Conductometric Sensors for Monitoring Degradation of Automotive Engine Oil†
AbstractConductometric sensors have been fabricated by applying imprinted polymers as receptors for monitoring engine oil quality. Titania and silica layers are synthesized via the sol-gel technique and used as recognition materials for acidic components present in used lubricating oil. Thin-film gold electrodes forming an interdigitated structure are used as transducers to measure the conductance of polymer coatings. Optimization of layer composition is carried out by varying the precursors, e.g., dimethylaminopropyltrimethoxysilane (DMAPTMS), and aminopropyl-triethoxysilane (APTES). Characterization of these sensitive materials is performed by testing against oil oxidation products, e.g., carbonic acids. The results depict that imprinted aminopropyltriethoxysilane (APTES) polymer is a promising candidate for detecting the age of used lubricating oil. In the next strategy, polyurethane-nanotubes composite as sensitive material is synthesized, producing appreciable differentiation pattern between fresh and used oils at elevated temperature with enhanced sensitivity. View Full-Text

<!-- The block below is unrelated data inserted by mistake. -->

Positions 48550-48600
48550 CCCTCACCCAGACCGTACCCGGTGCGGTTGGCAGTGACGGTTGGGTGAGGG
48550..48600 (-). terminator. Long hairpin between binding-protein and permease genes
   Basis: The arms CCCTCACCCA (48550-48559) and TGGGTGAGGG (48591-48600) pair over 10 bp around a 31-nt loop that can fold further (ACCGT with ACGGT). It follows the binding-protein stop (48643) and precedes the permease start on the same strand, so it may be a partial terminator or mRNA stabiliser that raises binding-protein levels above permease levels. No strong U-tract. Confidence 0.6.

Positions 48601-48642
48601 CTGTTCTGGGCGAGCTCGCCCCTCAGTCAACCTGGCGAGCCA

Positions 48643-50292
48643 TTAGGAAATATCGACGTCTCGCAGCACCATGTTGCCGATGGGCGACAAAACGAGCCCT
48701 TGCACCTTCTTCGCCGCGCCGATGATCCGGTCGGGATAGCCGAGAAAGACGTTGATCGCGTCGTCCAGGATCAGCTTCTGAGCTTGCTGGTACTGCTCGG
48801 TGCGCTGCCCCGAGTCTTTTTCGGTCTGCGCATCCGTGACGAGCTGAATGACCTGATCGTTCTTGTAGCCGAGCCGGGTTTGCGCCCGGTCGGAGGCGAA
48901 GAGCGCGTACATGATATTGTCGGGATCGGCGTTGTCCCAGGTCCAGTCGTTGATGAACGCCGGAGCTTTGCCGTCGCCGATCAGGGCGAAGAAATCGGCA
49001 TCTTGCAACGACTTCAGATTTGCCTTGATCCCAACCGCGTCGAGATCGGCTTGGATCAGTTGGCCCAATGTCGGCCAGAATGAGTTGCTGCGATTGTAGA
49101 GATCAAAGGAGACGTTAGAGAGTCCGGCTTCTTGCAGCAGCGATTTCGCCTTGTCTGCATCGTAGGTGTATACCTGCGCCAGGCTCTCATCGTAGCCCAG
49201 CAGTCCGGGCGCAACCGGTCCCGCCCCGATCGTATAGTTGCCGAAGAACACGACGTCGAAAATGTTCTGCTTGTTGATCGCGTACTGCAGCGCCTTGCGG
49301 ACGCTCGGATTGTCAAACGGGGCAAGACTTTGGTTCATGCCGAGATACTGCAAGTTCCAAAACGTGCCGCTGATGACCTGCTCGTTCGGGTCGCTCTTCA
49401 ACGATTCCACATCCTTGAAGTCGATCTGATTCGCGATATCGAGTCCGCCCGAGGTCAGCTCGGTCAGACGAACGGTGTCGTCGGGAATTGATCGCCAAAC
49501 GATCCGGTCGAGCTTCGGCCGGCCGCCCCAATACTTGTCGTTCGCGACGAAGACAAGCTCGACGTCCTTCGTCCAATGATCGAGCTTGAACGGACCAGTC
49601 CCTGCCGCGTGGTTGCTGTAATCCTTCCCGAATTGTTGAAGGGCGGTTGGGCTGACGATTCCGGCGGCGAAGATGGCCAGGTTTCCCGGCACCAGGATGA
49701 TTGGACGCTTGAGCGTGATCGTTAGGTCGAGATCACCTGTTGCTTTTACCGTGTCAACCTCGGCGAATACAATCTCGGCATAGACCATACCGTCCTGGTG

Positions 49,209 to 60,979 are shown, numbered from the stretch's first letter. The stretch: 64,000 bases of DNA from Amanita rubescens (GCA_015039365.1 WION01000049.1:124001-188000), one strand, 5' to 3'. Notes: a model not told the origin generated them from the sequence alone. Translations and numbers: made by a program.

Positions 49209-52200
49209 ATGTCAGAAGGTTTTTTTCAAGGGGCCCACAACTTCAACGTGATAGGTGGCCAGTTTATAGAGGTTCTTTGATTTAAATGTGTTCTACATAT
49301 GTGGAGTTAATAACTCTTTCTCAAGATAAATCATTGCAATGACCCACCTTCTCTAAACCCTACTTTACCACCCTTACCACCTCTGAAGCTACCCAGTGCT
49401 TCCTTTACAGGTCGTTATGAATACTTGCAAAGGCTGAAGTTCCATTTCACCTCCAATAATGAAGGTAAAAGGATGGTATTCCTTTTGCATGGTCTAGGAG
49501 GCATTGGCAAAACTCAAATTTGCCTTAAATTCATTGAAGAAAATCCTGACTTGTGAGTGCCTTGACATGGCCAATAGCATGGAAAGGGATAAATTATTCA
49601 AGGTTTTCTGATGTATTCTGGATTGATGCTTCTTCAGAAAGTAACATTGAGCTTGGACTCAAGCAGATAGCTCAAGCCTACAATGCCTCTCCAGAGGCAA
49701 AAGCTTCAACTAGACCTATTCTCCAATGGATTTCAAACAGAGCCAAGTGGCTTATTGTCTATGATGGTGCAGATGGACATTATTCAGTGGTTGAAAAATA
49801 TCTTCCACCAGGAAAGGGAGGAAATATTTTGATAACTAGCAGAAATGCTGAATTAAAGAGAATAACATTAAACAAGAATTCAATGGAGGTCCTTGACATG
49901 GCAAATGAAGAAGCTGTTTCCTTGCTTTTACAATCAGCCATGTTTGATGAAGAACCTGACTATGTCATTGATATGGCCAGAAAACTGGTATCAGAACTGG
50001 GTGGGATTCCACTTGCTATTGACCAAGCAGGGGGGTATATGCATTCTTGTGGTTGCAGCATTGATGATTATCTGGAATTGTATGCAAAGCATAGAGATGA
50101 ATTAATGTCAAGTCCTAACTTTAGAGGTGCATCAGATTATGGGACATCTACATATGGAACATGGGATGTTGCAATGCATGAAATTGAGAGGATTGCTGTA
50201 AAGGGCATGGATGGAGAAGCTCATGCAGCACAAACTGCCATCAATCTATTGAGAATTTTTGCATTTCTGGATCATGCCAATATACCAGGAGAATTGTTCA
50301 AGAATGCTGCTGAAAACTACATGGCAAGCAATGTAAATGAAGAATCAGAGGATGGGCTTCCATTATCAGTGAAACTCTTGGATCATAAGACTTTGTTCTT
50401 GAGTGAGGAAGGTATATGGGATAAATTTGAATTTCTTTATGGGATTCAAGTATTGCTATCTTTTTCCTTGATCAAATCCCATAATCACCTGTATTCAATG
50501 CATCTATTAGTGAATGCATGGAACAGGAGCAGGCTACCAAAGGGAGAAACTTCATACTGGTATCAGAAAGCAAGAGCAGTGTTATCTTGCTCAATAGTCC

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Latif, U.; Dickert, F.L. Conductometric Sensors for Monitoring Degradation of Automotive Engine Oil. Sensors 2011, 11, 8611-8625.
Latif U, Dickert FL. Conductometric Sensors for Monitoring Degradation of Automotive Engine Oil. Sensors. 2011; 11(9):8611-8625.Chicago/Turabian Style
Latif, Usman; Dickert, Franz L. 2011. "Conductometric Sensors for Monitoring Degradation of Automotive Engine Oil." Sensors 11, no. 9: 8611-8625.